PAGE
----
Materials and Reagents

  1. Medical NF grade nitrogen, size 200 cylinder, CGA-580 (Airgas, NI NF200). Protect from light and store in a well-ventilated space; indefinite shelf life.

  2. Soda lime, indicating (Thermo Fisher Scientific, catalog number: AA4478636). Store at room temperature; stored indefinitely in an airtight container (at least 3 years). Use fresh soda lime for each exposure.

  3. Hydrogel (clear H2O, 70-01-5022). Store at room temperature; once opened, store in a sealed plastic bag and discard after one week or when dried out.

  4. Laboratory rodent diet 5015 pellets (Lab Diet, catalog number: 001328). Store at room temperature in climate-controlled conditions; shelf life is at least nine months.

  5. Nalgene VERSI-DRY lab table soakers (VWR, catalog number: 52857-104). Store at room temperature; indefinite shelf life.

  6. VWR disposable Petri dishes, 10 cm, semi-stackable (VWR, catalog number: 25384-088). Store at room temperature; indefinite shelf life.

  7. Alcohol 70% (ethyl alcohol), 4 L (Millipore Sigma, catalog number: 65350-85). Store at room temperature in flammables cabinet; will last multiple years if kept sealed away from light.

  8. C57BL/6NCrl mice at embryonic day 17.5 were used for this protocol (Charles River)

    1. We have also successfully used C57BL6/J (Jackson Laboratories) animals.

    2. We have not tested other gestational time points of exposure but believe the protocol could be adapted depending on the experimental needs.


  1. ProOx 360 versatile high infusion rate O2 controller with oxygen sensor (Biospherix, model: E702)

  2. Harris model 425-200-580 heavy duty argon, helium, and nitrogen single stage regulator, CGA-580 (Airgas, model: HCL3000773)

  3. Animal cage enclosures with riser platform (Biospherix, A-Chamber)

  4. Translucent plastic bins (to house animals during hypoxic exposures) [e.g., BINO plastic storage bins, deep large, The Handler Collection (Amazon, 12093-CLR)]

  5. Cutting board or similar divider (to visually separate animals when performing two hypoxic exposures in one chamber) [e.g., Dexas superboard pastry board, 14 in. × 17 in. (Amazon, B000063SRL)]


  1. Oxygen Sensor Calibration

    1. Calibrate the oxygen sensor once a month according to the manufacturer’s instructions (using parameters for low oxygen control).

    2. Replace oxygen sensor as necessary (i.e., if calibration is unsuccessful, per manufacturer).

  2. Mouse Enclosure Set up

    1. Retrieve one plastic bin and clean it with 70% ethanol.

    2. Wipe down with water on cloth and then with a dry cloth.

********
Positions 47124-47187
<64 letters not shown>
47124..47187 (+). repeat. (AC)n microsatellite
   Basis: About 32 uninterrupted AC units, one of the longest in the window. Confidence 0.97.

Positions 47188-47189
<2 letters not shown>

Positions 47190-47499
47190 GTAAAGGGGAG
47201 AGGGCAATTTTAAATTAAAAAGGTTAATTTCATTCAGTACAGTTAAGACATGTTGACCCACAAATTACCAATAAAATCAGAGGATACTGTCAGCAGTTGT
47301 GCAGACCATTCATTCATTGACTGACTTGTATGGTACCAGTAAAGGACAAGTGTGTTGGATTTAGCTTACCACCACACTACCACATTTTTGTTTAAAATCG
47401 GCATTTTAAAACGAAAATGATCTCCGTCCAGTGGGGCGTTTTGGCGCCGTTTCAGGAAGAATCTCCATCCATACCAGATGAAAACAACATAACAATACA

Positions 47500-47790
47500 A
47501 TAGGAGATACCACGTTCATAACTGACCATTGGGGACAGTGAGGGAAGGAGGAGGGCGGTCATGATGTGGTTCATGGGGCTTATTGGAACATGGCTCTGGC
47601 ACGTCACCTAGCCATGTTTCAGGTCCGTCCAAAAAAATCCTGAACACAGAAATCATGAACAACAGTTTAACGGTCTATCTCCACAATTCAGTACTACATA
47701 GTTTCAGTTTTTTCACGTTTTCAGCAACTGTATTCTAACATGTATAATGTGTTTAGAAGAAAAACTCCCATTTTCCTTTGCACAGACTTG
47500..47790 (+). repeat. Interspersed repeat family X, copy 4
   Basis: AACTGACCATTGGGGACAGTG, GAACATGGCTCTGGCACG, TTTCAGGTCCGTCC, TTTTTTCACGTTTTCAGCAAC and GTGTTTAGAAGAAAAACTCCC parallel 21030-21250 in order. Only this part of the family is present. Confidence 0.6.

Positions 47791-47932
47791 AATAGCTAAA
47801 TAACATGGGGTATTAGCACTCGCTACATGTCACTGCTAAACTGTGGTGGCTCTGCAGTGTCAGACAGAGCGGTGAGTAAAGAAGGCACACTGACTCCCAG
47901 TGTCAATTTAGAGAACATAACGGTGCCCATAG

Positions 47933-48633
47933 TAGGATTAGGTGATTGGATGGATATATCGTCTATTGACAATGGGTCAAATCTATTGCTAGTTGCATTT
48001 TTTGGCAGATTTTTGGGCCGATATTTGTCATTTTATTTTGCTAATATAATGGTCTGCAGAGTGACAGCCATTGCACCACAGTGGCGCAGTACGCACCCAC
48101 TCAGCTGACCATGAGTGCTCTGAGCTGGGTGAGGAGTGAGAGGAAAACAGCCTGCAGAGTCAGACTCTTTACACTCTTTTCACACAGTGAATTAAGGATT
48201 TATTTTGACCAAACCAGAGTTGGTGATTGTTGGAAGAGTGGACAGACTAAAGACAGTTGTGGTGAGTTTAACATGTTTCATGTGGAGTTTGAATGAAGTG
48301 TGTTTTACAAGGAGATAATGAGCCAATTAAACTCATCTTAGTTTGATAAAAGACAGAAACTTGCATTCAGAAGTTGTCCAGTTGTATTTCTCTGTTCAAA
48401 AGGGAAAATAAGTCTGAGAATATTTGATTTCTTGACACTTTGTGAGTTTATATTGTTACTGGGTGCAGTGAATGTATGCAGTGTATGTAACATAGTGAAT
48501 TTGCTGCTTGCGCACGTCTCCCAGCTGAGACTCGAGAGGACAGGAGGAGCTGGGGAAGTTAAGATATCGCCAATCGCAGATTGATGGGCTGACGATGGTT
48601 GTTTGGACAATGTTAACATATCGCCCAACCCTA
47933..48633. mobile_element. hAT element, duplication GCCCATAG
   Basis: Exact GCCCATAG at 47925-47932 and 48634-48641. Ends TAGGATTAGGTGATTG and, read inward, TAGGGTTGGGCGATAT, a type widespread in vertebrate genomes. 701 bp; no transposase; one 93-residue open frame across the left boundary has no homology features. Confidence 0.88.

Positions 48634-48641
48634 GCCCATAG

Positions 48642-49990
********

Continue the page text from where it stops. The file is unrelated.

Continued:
3. Line the bottom of the plastic bin with lab table soakers (shiny side down).

    4. Place 10–15 Lab Diet 5015 pellets and ¼ contents of a Hydrogel cup in a 10 cm Petri dish.

    5. Place the Petri dish in the back right corner of the plastic bin (see Figure 1).

    Figure 1. Mouse enclosure setup.

    Shows appropriate setup of mouse enclosure for hypoxic chamber. Plastic bin previously cleaned with 70% ethanol is lined with VERSI-DRY lab table soaker. A 10 cm Petri dish is filled with several food pellets and ¼ contents of a Hydrogel cup and placed in the back right corner.

  3. Chamber Set up

    1. Place the mouse enclosure in the back right corner of the hypoxia chamber (see Figure 2A).

      If performing two exposures in the same chamber, place a cutting board to the left of the first mouse enclosure, then place the second mouse closure to the left of the cutting board to prevent mice from visualizing each other.

    2. Fill a 10 cm Petri dish with a liberal amount of fresh soda lime (around 15 g).

      1. Use fresh soda lime in each exposure to maximize its absorptive ability.

      2. Soda lime is added to scavenge for expired carbon dioxide (CO2) that may accumulate in the sealed chamber.

      3. We have used this same amount of soda lime for two mice in the same chamber.

    Figure 2. Hypoxia chamber setup.

    A. Appropriate setup for hypoxia chamber when one exposure is being performed. The enclosure setup is placed in the back right corner of the chamber. A liberal amount of soda lime is added to a Petri dish, which is placed on the floor of the chamber (indicated by red arrow). B. Appropriate setup for hypoxia chamber when two exposures are being performed. The enclosure setups are placed against the back wall of the chamber, side by side. A large cutting board is placed between chambers to prevent mice from visualizing each other. A liberal amount of soda lime is added to a Petri dish, which is placed on the floor of the chamber. C. Zoomed out view of appropriate setup for hypoxia chamber when two exposures are being performed, with oxygen controller on top of chamber. D. Oxygen controller. Highlighted are the buttons (1) for adjusting the inspired oxygen levels and the switch (2) for turning on the flow to the chambers. As pictured, the chamber is currently set to room air, 21%.

  4. Acclimation

    1. Place the mouse in the prepared enclosure within the hypoxia chamber.

    2. Close and seal the door to the hypoxia chamber.

    3. Allow the mouse to roam freely within the enclosure for 1 min.

  5. Normoxic Control (if performing hypoxia, jump to Section F)

    1. Ensure the hypoxia chamber is closed and sealed correctly.

    2. Ensure the ProOx 360 controller is powered on. If so, it will display the current percentage of inspired oxygen, also known as fraction of inspired oxygen (FiO2), in the chamber (it should be approximately 21%).

    3. Ensure the switch on the right side of the sensor is set to “OFF,” not “GAS.”

      If performing only normoxia, there is no need to open the gas canister; if performing both normoxia and hypoxia at once, the gas canister will be open. If “OFF” is selected, no nitrogen will flow to the chamber.

    4. Start a timer for the desired normoxic exposure duration.

    5. After the desired exposure time, continue to section L.

  6. Starting the Hypoxic Exposure

    1. Open the nitrogen canister and visualize the kPa nitrogen remaining using the meter on the right side of the regulator (see Figure 3).

      Approximately 3,000 kPa is necessary for 8 h of 5% FiO2 in one chamber; if performing hypoxia in two chambers, approximately 6,000 kPa is necessary.

      Figure 3. Gas regulator dials.

      The right dial (1) is the inlet pressure gauge and shows the amount of nitrogen left in the canister in kPa. The left dial (2) is the delivery pressure gauge and shows the flow rate, which should stay between 15 and 20 psi during an exposure.

    2. Ensure the ProOx 360 controller is on (if so, it will display the current FiO2 percentage in the chamber; it should be approximately 21%).